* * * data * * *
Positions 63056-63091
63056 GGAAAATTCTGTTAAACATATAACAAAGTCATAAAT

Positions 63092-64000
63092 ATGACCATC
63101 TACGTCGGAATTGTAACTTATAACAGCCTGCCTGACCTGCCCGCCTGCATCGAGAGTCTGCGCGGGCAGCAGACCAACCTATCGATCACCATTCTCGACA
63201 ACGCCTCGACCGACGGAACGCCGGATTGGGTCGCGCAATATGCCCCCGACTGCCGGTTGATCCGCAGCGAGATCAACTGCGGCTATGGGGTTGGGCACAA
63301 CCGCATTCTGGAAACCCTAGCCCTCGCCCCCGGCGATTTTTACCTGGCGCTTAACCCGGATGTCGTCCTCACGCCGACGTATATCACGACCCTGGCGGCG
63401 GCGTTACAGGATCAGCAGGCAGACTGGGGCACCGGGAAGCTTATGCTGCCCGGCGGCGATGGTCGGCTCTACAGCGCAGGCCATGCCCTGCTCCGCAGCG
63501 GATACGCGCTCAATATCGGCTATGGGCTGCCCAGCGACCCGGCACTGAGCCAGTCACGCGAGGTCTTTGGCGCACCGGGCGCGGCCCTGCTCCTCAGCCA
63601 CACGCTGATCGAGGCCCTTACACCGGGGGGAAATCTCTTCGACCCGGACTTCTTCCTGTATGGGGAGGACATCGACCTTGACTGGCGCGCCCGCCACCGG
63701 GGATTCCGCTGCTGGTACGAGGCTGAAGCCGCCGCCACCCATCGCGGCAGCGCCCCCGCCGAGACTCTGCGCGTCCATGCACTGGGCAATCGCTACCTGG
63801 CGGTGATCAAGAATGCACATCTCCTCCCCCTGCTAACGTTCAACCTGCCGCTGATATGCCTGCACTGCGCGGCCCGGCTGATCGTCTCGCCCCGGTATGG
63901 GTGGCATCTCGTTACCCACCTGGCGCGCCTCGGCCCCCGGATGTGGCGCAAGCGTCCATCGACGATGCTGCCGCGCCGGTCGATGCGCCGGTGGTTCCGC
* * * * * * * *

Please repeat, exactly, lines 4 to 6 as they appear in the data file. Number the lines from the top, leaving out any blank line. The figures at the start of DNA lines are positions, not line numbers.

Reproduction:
63092 ATGACCATC
63101 TACGTCGGAATTGTAACTTATAACAGCCTGCCTGACCTGCCCGCCTGCATCGAGAGTCTGCGCGGGCAGCAGACCAACCTATCGATCACCATTCTCGACA
63201 ACGCCTCGACCGACGGAACGCCGGATTGGGTCGCGCAATATGCCCCCGACTGCCGGTTGATCCGCAGCGAGATCAACTGCGGCTATGGGGTTGGGCACAA